In a single year, companies in the United States paid out $25 billion due to work-related car accidents. Among these claims, settlements ranged from $65,000 for injuries to $650,000 for fatal cases. Where does that money come from, though?

In these accidents, it is common for injured victims (or their families) to seek compensation from the company’s commercial vehicle insurance policy. Work vehicle collisions are more common than many people believe. Any car accident attorney can tell you how often they assist victims of truck accidents involving a UPS or FedEx truck.

However, no matter how minor or severe the accident is, these wrecks quickly become complex. Moreover, they often add far more stress to an overwhelming situation.

Below, we explore liability in these work-related car accidents.

NOTE: Liability varies by case due to a range of variables. To learn more about your legal options, discuss your case with an experienced attorney.


Who Is Responsible in a Commercial Vehicle Collision?

After a work vehicle accident, an employer often bears liability when the employee is within the scope of their employment at the time of the accident. However, this same rule keeps the company from bearing liability in the event an employee is not “on the clock.”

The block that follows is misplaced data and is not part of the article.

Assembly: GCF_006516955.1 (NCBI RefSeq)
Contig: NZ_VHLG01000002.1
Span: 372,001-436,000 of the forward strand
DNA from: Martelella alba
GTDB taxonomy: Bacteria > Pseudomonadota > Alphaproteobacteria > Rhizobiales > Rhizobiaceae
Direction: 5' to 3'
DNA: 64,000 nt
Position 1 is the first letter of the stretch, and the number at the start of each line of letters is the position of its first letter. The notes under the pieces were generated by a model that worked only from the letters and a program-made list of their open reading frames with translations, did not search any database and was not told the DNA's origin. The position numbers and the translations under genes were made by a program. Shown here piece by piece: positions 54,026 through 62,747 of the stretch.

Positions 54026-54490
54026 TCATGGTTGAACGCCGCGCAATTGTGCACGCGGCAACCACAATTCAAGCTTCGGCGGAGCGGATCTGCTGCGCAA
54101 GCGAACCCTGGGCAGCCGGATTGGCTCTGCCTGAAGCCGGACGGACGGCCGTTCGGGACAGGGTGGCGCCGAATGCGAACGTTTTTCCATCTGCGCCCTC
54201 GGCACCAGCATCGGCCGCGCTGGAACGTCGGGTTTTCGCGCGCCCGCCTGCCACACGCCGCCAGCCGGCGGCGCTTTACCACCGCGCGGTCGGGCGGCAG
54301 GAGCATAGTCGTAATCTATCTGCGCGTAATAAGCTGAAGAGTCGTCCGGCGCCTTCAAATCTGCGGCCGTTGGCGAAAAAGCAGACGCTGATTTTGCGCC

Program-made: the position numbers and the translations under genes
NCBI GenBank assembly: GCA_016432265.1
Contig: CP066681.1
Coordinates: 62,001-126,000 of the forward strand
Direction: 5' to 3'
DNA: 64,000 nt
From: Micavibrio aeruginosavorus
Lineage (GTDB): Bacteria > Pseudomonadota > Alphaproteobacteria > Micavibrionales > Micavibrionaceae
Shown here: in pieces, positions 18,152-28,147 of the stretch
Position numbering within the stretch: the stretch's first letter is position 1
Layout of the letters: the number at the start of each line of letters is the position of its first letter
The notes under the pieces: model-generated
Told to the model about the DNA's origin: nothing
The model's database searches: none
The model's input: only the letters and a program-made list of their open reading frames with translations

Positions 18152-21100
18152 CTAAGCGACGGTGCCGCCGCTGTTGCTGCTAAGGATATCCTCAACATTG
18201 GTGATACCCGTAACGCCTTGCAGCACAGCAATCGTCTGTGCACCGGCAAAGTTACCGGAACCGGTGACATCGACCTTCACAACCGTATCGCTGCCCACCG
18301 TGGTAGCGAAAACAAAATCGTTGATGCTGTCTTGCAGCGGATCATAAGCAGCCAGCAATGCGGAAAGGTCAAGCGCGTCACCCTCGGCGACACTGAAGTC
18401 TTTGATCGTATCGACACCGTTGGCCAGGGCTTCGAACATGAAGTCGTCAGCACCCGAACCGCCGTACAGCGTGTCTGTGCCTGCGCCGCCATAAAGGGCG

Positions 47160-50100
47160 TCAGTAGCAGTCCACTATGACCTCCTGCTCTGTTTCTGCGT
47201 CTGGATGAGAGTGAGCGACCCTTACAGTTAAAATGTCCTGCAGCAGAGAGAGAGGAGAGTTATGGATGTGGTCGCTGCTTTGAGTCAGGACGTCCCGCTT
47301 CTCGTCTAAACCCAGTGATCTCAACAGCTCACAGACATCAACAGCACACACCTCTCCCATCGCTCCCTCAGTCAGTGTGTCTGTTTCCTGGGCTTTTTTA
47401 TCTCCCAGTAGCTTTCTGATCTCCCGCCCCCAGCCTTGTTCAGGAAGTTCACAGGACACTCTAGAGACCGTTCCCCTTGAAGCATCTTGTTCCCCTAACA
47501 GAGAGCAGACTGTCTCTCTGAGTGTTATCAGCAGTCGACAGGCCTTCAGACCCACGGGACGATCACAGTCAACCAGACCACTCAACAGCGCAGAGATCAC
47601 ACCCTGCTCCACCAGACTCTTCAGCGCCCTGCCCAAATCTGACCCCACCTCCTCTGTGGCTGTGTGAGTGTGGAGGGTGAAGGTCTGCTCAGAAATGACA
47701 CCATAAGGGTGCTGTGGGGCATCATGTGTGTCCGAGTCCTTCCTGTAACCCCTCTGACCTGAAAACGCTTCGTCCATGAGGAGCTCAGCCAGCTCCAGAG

For example, this includes lunch breaks and the employee’s commute. Still, it’s important to understand that exceptions exist. That is why it is crucial to seek legal counsel from an experienced attorney.

The Difference Between Workers’ Comp and Liability Policies

As you deal with a company car collision, there are different types of insurance that come into play.

Workers’ compensation covers employees who sustain an injury at work. Typically, this includes medial bills that result from work-related car accidents. It can also include some of the lost income if they are out of work to heal.

It’s good to remember that employees hurt while in a personal vehicle for a work-related purpose may also be eligible for this coverage.

Liability insurance policies cover damages sustained by a third party – anyone not affiliated with the company. Often, this coverage protects employees from having to cover the costs paid to a victim personally.

Generally, liability insurance covers medical bills, pain and suffering, and lost wages. Additionally, it can cover legal fees in the event of a lawsuit.

General liability coverage pays for damages in a variety of situations that occur on company property.

Companies often carry commercial vehicle insurance policies. These work similarly to the average personal car insurance. However, the coverage limits are often significantly higher.

If you drive for your job and your company doesn’t provide adequate coverage, it’s important to protect yourself. In some situations, personal car insurance providers deny claims if you use your personal vehicle for work. This is easy to avoid by investing in a “rider,” which is additional coverage. These add-ons cover accidents that occur as you use your vehicle for work. While your rates are likely to increase, your employer might help to cover the costs.

All insurance policies have fine print, though, so there are exceptions and conditions to keep in mind. Whether you are a third-party victim or an employee, insurance providers use every trick in the book to avoid paying for expenses.